Friday, November 25, 1960: 'Harvest of Shame'

The documentary on migrant farm workers in the United States is broadcast on CBS the day after Thanksgiving. Journalist Edward R. Murrow narrates, opening with these words over footage of workers: "This is not taking place in the Congo. It has nothing to do with Johnannesburg or Cape Town. It is not Nyasaland or Nigeria. This is Florida. These are citizens of the United States, 1960. This is a shape-up for migrant workers. The hawkers are chanting the going piece rate at the various fields. This is the way the humans who harvest the food for the best-fed people in the world get hired. One farmer looked at this and said, 'We used to own our slaves. Now we just rent them.' " The hour-long telecast, shocking to many viewers, immediately leads to a greater public and political awareness of the workers' lives. (In 1962, Congress would pass the Migrant Health Act, providing support for clinics serving agricultural workers.)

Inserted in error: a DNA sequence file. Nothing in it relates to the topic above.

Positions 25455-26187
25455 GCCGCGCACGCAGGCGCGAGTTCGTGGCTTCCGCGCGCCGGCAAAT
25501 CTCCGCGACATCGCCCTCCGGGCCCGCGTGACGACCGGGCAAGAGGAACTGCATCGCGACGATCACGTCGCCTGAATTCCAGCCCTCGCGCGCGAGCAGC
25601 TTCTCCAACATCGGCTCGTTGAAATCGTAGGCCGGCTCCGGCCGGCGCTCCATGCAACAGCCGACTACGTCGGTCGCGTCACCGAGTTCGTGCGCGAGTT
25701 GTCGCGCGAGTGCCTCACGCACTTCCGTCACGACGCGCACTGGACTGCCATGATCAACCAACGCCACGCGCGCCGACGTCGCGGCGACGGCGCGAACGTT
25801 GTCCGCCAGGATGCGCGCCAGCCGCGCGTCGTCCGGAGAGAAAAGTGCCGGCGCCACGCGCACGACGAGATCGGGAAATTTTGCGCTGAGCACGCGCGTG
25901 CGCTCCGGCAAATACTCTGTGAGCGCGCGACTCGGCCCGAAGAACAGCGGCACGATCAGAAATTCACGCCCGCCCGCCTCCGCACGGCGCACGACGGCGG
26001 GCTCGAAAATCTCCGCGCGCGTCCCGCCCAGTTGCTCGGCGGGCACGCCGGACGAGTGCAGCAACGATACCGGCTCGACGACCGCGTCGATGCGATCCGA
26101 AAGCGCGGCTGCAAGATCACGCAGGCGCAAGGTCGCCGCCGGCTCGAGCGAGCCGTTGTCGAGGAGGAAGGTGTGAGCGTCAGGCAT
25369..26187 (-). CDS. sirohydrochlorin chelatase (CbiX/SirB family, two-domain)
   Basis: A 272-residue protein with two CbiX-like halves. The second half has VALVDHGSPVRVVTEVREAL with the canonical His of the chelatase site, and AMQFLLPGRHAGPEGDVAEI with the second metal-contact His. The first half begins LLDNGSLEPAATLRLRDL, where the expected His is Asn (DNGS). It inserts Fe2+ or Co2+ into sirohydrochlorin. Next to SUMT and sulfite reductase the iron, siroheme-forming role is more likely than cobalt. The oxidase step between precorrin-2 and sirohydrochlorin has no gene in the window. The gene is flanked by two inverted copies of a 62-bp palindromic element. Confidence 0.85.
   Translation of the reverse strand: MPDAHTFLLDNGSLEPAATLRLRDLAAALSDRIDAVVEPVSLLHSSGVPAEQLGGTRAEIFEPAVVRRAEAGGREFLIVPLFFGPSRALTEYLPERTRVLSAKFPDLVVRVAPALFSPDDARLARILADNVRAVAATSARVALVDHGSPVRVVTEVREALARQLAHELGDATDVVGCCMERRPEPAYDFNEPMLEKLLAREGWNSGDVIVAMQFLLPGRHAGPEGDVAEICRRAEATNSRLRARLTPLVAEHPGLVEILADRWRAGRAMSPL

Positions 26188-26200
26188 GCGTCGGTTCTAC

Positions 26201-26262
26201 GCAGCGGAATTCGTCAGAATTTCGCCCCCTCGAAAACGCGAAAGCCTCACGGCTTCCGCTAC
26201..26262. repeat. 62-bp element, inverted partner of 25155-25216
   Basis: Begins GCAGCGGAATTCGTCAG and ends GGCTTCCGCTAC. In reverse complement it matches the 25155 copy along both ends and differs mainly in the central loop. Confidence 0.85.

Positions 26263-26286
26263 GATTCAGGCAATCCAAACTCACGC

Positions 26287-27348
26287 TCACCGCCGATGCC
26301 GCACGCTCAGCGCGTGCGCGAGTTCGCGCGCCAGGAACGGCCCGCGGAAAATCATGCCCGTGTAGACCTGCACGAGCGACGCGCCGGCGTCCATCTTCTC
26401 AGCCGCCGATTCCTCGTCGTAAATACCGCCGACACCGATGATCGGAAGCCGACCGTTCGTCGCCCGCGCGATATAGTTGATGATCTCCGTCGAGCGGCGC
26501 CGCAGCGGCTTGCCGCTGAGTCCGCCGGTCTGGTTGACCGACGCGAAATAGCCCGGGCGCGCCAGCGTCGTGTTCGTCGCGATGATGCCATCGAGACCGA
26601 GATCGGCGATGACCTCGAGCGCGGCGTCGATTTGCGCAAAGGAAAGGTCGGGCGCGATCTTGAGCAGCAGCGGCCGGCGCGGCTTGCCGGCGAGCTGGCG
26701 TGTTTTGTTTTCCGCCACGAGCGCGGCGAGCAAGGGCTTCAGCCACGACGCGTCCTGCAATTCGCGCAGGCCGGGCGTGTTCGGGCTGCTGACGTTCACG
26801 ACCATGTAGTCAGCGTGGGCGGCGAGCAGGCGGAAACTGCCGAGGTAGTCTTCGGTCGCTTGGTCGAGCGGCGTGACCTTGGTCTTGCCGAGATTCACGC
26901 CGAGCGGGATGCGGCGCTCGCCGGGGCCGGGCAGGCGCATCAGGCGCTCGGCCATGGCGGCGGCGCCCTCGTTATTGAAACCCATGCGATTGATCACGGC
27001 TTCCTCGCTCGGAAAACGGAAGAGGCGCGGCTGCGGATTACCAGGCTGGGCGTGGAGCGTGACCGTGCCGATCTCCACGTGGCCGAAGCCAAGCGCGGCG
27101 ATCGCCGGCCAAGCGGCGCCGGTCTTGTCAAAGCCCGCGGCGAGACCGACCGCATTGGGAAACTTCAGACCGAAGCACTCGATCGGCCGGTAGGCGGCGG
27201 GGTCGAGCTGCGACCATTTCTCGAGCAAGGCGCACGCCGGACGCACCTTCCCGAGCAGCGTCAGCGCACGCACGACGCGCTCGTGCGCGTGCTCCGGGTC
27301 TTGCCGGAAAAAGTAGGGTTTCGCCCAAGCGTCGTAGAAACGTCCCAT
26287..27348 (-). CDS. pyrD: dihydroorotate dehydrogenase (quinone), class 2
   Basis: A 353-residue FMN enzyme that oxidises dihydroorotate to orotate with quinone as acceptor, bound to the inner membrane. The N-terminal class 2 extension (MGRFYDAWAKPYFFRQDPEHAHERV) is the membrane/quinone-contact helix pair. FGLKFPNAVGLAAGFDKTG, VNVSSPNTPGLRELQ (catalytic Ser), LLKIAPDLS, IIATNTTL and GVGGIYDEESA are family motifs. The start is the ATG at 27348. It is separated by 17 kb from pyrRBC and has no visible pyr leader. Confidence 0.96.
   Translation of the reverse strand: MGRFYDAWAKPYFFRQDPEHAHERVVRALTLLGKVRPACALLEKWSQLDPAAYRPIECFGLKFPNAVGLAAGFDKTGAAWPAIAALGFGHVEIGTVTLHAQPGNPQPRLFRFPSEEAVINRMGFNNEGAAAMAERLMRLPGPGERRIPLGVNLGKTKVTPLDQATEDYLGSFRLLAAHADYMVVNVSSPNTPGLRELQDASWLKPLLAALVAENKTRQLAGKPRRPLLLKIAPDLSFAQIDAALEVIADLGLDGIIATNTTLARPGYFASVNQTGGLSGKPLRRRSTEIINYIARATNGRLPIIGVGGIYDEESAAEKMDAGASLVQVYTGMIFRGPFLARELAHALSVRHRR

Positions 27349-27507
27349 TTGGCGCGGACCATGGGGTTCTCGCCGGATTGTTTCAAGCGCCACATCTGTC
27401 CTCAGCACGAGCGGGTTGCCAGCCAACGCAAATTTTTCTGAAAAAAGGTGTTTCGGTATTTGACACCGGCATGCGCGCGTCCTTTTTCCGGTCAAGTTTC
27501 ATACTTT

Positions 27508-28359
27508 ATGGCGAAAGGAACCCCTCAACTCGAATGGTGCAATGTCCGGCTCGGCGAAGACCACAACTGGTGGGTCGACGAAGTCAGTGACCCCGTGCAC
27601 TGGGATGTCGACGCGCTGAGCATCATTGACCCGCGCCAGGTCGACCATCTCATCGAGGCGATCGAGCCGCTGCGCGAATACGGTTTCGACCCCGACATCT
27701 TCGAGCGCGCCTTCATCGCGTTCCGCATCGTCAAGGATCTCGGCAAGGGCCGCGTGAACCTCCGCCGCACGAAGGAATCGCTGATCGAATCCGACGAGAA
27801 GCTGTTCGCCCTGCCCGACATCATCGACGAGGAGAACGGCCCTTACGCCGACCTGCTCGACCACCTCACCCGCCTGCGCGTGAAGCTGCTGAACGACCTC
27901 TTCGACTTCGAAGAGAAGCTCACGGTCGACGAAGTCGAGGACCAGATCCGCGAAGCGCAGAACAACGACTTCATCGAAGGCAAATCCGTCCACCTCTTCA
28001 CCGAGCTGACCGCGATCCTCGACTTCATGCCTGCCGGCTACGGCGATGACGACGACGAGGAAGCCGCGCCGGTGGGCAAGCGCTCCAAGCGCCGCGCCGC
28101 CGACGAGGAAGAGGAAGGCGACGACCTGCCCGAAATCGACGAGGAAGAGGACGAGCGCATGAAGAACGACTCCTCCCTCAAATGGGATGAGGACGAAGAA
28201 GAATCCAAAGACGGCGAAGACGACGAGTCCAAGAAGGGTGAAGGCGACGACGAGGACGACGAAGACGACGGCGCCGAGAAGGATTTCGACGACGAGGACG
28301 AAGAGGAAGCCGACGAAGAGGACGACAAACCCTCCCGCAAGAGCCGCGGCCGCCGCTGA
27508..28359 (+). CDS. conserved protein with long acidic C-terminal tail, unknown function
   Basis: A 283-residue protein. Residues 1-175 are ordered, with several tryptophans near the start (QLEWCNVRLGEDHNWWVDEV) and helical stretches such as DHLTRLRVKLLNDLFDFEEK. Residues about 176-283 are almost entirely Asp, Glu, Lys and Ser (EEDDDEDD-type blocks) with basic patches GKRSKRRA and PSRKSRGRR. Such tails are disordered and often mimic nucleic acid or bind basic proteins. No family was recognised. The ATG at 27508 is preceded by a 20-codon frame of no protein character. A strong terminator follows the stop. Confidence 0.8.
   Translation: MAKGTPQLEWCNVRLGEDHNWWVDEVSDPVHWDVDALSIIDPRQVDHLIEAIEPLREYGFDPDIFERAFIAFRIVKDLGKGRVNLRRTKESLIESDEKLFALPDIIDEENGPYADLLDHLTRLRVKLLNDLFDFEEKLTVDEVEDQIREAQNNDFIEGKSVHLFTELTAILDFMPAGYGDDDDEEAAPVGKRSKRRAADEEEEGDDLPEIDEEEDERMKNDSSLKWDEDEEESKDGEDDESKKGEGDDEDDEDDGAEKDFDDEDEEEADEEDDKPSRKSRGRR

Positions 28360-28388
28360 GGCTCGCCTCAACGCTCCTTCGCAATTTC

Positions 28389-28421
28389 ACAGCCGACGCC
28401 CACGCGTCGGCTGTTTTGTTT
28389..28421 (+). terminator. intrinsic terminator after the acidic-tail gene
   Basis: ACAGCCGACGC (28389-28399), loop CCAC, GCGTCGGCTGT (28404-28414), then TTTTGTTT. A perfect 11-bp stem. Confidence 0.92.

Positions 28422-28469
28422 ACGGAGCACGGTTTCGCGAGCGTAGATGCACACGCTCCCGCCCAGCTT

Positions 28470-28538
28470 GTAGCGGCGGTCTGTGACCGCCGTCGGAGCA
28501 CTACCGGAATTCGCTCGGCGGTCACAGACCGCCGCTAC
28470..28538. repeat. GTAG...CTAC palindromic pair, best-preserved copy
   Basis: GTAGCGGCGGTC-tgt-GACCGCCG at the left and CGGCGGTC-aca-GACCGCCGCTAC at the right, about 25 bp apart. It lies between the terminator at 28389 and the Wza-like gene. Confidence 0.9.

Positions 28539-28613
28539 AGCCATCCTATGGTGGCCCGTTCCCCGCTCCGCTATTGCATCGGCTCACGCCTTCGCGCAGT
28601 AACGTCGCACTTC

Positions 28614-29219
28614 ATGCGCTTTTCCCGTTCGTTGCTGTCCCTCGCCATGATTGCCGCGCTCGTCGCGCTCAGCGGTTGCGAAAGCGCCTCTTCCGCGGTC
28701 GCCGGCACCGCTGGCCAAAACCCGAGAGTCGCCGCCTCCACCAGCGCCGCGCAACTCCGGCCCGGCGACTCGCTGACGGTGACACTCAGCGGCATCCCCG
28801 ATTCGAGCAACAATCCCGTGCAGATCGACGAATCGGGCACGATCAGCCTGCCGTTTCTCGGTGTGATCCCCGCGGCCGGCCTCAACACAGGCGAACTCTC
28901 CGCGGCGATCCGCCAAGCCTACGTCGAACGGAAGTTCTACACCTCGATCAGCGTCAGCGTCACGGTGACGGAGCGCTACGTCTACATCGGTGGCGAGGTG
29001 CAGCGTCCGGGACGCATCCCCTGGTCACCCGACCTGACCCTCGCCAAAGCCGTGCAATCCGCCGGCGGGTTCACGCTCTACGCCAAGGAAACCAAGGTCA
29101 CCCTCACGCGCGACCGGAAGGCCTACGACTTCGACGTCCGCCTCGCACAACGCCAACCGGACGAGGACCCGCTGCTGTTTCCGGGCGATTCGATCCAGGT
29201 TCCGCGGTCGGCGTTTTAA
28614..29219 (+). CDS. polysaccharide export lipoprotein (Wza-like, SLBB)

* Watch "Harvest of Shame": @
* The show and its impact, from "Investigated Reporting" (book): @
* Summary from "History in the Media" (book): @
* "The Excluded Americans" (Time magazine, December 5): @
* New York Times review: @

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